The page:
CONTRIBUTOR

Can artificial intelligence and other types of data analytics pick a Final Four in this year’s NCAA basketball tournament? Given all the computing power available these days and the wealth of data available, picking winners should be a no brainer. Add in the power of artificial intelligence and the results should be a foregone conclusion.

Hold your dribble.

When it comes to basketball, data analytics may be as arcane as astrology when it comes to telling the future on the hardcourt. St. John’s University coach Rick Pitino was totally mystified when his team was left out of the tournament. The NCAA’s own data analytics system, called NET, had ranked St. John’s at number 32 which seemed to indicate that the Red Storm’s inclusion in the 68-team event was an easy layup. In the end, St. John’s wasn’t even listed as a bubble team.

“I think we all should probably never mention that word (NET) again because it’s fraudulent,” Pitino told the sporting press. “I think the NET is something that shouldn’t even be mentioned anymore.” Pitino also named Big East rival Seton Hall University as a fellow victim.

Another snubbed team was the Providence: “I think the analytics are bull—,” said coach Kim English bluntly. Even teams that made the cut were bent out of joint. Coach Greg McDermott of number three seeded Creighton, noted that the Big East was “the second-best league in the country and we have three teams in the top three seed lines” while other conferences have more teams represented. The SEC and Big 12 each have eight teams in the tournament.

The coaches’ remarks might be colored by some bitterness but they are not alone in their opinion. Sheldon H. Jacobson, a computer science professor at the University of Illinois at Urbana-Champaign, also believes the NCAA selection process is broken, citing the number of head-scratching upsets in 2023 that may indicate that team seedings or rankings in the tournament may not accurately reflect team performance. Jacobsen notes that in 2023, no team seeded 1, 2, or 3 reached the Final Four, the first time that’s happened since 1986. The problem may be that the BET system weighs all games played during the season equally, thereby leading to an incorrect seeding. Early season games rarely provide a good assessment of how well a team is playing in March. Seeding Purdue at number one in 2023 was not an accurate reflection of the team’s performance at the end of the season and Purdue was eliminated in the first round.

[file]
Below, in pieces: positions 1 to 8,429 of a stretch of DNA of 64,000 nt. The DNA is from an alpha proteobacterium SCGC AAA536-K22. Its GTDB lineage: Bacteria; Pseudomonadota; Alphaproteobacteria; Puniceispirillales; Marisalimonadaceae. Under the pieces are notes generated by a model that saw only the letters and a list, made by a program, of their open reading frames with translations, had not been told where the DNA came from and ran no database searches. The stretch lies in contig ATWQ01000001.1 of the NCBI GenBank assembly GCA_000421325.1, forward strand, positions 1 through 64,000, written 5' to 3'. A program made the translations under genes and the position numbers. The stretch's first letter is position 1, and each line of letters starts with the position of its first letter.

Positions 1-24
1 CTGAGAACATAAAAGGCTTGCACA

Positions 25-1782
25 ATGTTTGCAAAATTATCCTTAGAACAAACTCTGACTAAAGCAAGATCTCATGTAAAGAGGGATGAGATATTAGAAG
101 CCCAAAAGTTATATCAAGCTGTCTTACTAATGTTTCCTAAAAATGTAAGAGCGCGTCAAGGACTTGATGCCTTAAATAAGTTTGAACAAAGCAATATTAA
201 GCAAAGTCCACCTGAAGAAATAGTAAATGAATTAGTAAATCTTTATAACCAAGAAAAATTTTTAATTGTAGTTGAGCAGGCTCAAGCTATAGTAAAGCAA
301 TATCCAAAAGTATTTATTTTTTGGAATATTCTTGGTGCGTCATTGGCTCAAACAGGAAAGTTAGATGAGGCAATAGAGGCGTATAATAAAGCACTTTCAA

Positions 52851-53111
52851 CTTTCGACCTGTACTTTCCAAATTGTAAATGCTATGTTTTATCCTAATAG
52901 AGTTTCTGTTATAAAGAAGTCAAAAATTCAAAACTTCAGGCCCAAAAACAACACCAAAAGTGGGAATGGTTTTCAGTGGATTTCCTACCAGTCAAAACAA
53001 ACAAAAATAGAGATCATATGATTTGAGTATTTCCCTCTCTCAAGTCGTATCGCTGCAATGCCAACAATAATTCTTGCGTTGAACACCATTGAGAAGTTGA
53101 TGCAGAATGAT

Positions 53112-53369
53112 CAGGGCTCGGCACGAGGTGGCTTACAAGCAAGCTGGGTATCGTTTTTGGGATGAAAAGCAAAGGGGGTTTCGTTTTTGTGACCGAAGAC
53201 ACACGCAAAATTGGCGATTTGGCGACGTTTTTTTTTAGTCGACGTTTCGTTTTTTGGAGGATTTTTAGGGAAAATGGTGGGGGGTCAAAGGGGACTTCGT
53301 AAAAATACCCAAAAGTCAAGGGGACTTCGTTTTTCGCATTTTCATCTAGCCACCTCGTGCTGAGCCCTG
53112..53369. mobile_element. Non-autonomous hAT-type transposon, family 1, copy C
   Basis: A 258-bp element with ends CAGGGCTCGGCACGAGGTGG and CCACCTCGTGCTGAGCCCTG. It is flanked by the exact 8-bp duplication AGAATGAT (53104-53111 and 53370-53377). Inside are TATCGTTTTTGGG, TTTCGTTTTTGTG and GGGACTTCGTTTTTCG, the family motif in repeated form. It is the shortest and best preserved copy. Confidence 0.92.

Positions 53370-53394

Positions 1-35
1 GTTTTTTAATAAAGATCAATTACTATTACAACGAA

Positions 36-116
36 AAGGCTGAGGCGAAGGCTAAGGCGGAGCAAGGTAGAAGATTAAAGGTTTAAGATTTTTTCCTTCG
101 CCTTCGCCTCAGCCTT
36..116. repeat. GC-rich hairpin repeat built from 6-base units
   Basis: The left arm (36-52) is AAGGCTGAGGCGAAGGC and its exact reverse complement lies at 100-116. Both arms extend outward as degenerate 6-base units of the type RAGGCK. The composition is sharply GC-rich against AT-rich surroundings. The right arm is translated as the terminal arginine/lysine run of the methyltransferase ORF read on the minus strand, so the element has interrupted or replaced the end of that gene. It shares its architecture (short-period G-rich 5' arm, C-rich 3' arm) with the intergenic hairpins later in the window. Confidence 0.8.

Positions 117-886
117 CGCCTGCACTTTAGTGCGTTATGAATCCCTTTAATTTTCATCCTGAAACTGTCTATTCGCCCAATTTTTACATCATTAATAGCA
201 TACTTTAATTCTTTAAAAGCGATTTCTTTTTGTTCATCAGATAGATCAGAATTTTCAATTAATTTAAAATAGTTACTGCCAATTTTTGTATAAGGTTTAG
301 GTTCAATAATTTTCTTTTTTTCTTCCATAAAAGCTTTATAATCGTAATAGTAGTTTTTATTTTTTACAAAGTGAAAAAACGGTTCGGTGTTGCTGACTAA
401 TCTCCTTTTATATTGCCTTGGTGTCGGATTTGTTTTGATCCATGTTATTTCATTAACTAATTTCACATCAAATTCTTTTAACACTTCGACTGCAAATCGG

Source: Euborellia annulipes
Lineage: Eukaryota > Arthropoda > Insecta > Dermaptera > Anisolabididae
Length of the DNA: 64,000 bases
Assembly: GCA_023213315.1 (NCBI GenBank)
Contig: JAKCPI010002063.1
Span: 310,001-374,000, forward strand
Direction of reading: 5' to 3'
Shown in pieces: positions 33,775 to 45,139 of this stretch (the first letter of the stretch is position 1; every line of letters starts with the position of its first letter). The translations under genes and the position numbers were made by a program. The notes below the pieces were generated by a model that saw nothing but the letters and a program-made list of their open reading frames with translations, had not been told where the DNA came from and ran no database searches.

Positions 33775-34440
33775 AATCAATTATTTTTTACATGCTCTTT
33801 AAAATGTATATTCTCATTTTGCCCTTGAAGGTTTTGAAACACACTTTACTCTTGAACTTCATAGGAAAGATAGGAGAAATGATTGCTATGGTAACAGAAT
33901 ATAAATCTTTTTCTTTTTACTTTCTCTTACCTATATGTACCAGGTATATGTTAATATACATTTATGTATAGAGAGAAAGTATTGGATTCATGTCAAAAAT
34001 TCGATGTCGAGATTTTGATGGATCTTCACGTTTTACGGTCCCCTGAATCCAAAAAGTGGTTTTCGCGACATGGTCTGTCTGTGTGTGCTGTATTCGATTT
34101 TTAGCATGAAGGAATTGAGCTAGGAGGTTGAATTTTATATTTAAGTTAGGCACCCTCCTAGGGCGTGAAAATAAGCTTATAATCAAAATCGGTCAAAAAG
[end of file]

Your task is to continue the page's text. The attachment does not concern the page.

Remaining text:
One underrated factor may be the rankings of mid-major teams. “Mid-majors are underrated by the selection committee,” said Jacobson in an email. “Power conference teams gain nothing to play them early in the season and have everything to lose. When forced to play them, the results can be unexpected.”

Hindsight is one thing but what’s a hoops fan to do in 2024 when the NCAA’s own data analytics doesn’t appear to offer any reliable guidelines to bracket picks? One key indicator may be how well a team is playing in the games running up to the tournament. A “bracket buster” may be a team that has been inconsistent over the course of the season, says Jacobson. Meanwhile, a team’s record over the past seven games may be a key indicator of how well the team is playing as the tournament begins.

“There is a lot of debate in the academic world about players or teams with a ‘hot hand,’” says Jackie Silverman-Lerner, assistant professor of marketing at the University of Delaware via email. “It might not last all the way to the Final Four but a team that was ‘hot’ over the last couple of weeks of the season may able to carry that momentum into the first few rounds of the tournament better than, say, a team with the same record but fewer concentrated wins at the end of the season.”

“Bracketologists” also are turning to artificial intelligence for help, amassing data from a team’s past performance that includes box score information that includes a team’s free-throw percentage, turnovers and assists to develop what they hope are predictive algorithms. One challenge is that AI relies on extremely large datasets while the information regarding NCAA tournament teams is a relatively small sample size from an AI perspective.

What artificial intelligence and other forms of data analytics can’t account for is what Silverman calls “noise,” luck and other idiosyncratic factors that can’t be quantified by even the best models. “Unexpected injuries, boosts in confidence and lucky plays can all impact a game’s outcome,” she says. “Of course, when a frontrunner experiences these boons they simply win by more points but when an underdog team gets lucky, it can completely change the game.” Or your brackets.

As the tournament begins, Houston, Purdue, North Carolina and UConn (University of Connecticut) are ranked as number one seeds in their assigned regions. So how likely are all these teams to make it to the Final Four?

“The expected rarely occurs,” notes Jacobson. “Games are played on the court, not on a computer.”